In Afghan-American Khaled Hosseini’s book, A Thousand Splendid Suns, he describes how Afghan refugees who fled to Pakistan during the 30-year civil war decided to return and rebuild Afghanistan in 2002. The main character, Laila, returns to Afghanistan from her refuge in Pakistan because she is hopeful after the international invasion. In convincing her husband they must return, she says, “This isn’t home. Kabul is, and back there so much is happening, a lot of it good. I want to be part of it all… I want to contribute.”
What I heard while in Kabul and Kandahar last week is that Afghans do not loathe and fear the internationals. They reserve fear and loathing for the Taliban. General McChrystal understands this sentiment and that is why his new strategy is “population centric”—aimed at protecting civilians and helping the international effort to induce better governance out of the Afghans. And while the recent elections failed to further this objective, they also did not suddenly give rise to a new corrupt reality in Afghanistan. They highlighted what Afghans already knew—their government is rotten with corruption and fraud. But now the international public knows it too.
U.S. policy towards Afghanistan since 2001 and the Bonn Conference has been one focused on counterterrorism—the narrow approach that is reportedly now being advocated by some policymakers and analysts. The deal the United States made with the Europeans in Bonn was that they would take care of the nation-building—rule of law (Italy), policing (Germany), and counternarcotics (United Kingdom)—and the United States would go after the bad guys. A Special Operations Force commander asserted last week, with justifiable pride, that his forces went down the target lists and completed their homework time and again. The problem was it wasn’t enough to win the war. And in some cases, because of civilian casualties, these military efforts alienated the Afghan public.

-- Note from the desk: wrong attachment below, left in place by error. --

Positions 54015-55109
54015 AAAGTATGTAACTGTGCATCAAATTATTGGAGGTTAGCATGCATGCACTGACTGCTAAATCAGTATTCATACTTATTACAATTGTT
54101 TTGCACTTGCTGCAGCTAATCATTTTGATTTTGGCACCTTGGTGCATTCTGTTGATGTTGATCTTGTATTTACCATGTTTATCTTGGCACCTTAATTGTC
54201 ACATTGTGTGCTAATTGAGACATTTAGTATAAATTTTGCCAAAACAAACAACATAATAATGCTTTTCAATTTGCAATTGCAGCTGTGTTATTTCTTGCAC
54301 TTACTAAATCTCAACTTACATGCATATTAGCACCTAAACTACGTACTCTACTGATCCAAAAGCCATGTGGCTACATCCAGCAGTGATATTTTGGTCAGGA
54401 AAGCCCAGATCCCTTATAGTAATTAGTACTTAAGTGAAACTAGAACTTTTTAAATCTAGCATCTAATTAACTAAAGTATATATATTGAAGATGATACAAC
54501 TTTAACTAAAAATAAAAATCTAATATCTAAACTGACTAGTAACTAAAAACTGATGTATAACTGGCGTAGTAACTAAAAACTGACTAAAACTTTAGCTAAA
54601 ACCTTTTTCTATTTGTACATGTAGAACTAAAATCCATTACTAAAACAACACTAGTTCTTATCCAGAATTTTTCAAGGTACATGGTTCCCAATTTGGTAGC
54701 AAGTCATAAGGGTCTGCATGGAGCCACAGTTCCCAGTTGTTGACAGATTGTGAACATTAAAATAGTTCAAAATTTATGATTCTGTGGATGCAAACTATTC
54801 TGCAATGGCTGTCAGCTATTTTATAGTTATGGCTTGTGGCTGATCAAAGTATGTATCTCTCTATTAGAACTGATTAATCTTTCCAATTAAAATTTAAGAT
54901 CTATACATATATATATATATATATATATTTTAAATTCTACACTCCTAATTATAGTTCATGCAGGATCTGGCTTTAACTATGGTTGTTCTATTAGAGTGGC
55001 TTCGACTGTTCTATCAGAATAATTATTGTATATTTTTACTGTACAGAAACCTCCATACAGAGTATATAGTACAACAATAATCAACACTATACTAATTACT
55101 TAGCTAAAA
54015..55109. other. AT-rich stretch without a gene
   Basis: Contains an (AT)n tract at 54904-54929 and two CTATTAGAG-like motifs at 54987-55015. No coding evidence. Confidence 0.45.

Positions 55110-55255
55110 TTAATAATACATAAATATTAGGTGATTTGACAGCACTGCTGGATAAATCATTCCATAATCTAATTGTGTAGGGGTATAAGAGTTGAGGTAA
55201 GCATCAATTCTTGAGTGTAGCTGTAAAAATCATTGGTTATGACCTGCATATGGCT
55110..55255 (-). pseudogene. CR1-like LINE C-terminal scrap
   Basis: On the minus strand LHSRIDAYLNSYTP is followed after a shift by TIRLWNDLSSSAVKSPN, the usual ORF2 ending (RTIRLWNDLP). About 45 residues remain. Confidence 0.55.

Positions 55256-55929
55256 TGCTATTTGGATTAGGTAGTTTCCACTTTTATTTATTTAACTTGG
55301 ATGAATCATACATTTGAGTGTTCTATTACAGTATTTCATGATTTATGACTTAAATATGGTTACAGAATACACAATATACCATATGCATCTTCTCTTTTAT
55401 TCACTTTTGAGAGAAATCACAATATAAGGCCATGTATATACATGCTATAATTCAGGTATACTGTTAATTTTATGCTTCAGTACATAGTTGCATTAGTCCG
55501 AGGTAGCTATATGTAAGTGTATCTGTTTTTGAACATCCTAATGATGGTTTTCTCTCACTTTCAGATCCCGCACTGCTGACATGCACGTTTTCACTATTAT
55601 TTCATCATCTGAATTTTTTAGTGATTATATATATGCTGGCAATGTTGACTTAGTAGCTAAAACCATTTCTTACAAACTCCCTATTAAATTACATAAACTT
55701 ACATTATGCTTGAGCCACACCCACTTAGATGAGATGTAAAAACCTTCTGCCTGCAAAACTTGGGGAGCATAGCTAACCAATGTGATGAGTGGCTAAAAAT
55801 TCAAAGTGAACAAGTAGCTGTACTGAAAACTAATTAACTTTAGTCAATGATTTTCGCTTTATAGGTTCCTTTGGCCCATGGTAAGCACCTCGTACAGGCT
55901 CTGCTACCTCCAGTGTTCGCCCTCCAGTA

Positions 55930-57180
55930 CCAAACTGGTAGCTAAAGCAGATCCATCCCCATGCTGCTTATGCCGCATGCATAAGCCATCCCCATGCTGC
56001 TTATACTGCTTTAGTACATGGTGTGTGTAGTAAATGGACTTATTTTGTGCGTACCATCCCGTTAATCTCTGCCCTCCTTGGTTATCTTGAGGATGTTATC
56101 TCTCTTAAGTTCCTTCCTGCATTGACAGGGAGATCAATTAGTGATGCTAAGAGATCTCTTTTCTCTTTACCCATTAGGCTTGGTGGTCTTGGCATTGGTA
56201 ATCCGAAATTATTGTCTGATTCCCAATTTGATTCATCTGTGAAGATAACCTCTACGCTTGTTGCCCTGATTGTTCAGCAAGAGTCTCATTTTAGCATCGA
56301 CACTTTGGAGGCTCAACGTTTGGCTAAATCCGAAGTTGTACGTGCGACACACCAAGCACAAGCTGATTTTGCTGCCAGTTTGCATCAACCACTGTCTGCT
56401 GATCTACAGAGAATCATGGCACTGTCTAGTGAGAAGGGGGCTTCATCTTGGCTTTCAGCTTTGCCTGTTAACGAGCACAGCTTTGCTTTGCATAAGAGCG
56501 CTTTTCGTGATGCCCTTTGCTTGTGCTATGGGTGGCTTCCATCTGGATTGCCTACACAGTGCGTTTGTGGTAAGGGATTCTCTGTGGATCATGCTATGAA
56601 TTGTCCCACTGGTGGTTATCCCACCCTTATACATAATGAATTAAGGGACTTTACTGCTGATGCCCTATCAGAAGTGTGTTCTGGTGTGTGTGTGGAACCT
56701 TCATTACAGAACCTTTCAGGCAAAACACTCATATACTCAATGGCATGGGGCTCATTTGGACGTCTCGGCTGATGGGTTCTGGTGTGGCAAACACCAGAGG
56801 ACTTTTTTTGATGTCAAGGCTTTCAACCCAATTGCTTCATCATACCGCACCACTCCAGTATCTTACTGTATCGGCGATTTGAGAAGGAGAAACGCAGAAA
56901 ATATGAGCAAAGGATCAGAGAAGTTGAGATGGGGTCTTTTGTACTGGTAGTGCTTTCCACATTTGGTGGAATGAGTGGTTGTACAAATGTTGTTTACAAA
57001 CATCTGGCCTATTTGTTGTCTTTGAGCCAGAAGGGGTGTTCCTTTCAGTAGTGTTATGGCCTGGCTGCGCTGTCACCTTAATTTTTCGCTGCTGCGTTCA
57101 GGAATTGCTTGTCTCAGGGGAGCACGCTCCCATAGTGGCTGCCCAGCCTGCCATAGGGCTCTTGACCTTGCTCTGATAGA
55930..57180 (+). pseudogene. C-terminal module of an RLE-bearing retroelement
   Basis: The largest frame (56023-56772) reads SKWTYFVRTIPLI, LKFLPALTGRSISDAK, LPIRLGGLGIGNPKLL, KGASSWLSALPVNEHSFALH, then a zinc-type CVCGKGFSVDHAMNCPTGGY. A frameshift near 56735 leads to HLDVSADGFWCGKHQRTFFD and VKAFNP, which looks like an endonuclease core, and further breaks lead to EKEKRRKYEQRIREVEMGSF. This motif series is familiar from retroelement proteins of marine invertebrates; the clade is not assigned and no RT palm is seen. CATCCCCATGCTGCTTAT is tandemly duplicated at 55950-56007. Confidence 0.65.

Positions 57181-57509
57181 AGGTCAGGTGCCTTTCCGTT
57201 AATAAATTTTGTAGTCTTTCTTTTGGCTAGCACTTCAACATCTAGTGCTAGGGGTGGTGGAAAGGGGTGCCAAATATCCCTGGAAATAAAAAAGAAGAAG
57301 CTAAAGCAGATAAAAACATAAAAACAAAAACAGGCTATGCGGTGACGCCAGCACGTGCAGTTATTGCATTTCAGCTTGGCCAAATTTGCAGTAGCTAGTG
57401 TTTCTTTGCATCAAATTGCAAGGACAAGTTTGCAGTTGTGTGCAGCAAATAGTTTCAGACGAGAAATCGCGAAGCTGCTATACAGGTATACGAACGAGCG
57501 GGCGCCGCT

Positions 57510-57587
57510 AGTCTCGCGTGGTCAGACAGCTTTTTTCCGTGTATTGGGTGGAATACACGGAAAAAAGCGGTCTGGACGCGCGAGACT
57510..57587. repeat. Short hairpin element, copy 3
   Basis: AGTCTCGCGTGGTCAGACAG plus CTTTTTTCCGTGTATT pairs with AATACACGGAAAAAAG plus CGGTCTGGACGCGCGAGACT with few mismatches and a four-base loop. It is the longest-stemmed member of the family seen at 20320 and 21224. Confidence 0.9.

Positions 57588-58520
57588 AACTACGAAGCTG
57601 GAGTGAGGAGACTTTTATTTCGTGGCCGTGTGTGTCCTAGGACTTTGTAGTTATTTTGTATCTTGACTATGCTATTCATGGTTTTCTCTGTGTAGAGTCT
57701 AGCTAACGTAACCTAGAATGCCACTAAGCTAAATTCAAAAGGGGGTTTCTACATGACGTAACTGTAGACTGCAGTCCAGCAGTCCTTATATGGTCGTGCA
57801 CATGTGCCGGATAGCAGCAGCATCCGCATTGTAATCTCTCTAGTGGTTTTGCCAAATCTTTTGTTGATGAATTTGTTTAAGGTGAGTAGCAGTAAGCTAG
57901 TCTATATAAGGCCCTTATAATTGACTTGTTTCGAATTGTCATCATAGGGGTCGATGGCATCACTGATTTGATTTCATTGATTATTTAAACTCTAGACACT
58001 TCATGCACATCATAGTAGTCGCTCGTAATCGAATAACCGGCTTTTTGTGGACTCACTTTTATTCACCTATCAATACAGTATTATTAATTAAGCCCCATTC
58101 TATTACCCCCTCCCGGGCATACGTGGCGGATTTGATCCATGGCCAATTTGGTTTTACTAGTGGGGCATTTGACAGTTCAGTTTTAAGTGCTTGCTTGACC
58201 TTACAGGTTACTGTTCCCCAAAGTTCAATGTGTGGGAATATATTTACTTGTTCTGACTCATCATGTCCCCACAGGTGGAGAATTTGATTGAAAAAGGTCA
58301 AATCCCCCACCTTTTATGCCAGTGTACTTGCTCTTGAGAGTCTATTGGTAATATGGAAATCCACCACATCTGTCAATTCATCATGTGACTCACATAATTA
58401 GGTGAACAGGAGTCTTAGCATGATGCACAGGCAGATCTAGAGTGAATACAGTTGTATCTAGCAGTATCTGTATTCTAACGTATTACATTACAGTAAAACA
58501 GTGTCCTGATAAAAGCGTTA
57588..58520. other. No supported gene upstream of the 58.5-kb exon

Aside from a limited counterterrorism option, there are no other alternative strategies. All other commentary has been nay-saying. We’ve heard that before. I was in Bosnia 1996 when the U.S. and NATO first began their civil-military effort, and pundits and politicians in Washington said it was a wasted effort; that the Bosnians had been fighting one another for centuries and wouldn’t be able to stop. We weren’t even losing American lives and Congress railed against the cost with the Warner-Byrd Amendment, which threatened to cut off funding. President Clinton was forced to say we’d only be there for a year. That was a long year—nine years to be exact—and we still have a couple hundred troops there. Those of us working on the ground paid no heed to the naysayers—even on our worst cynical days. And we succeeded. For 13 years, peace prevailed in Bosnia. And so it is that last week in Afghanistan, a Canadian Army major in charge of stabilizing a southern village near Kandahar asserted that the Afghans “are sick of being at war.” He is already implementing the counterinsurgency strategy espoused by his top commander, General McChrystal, and the comprehensive approach defined by President Obama in March. His plan: “to carpet bomb them with projects.”
Evelyn N. Farkas, Senior Fellow at the American Security Project, participated in NATO’s Transatlantic Opinion Leaders’ delegation to Afghanistan last week and was an International Republican Institute election monitor in Afghanistan last month. She was executive director of the Commission on the Prevention of Weapons of Mass Destruction Proliferation and Terrorism and is the author of Fractured States and US Foreign Policy: Iraq, Ethiopia and Bosnia in the 1990s.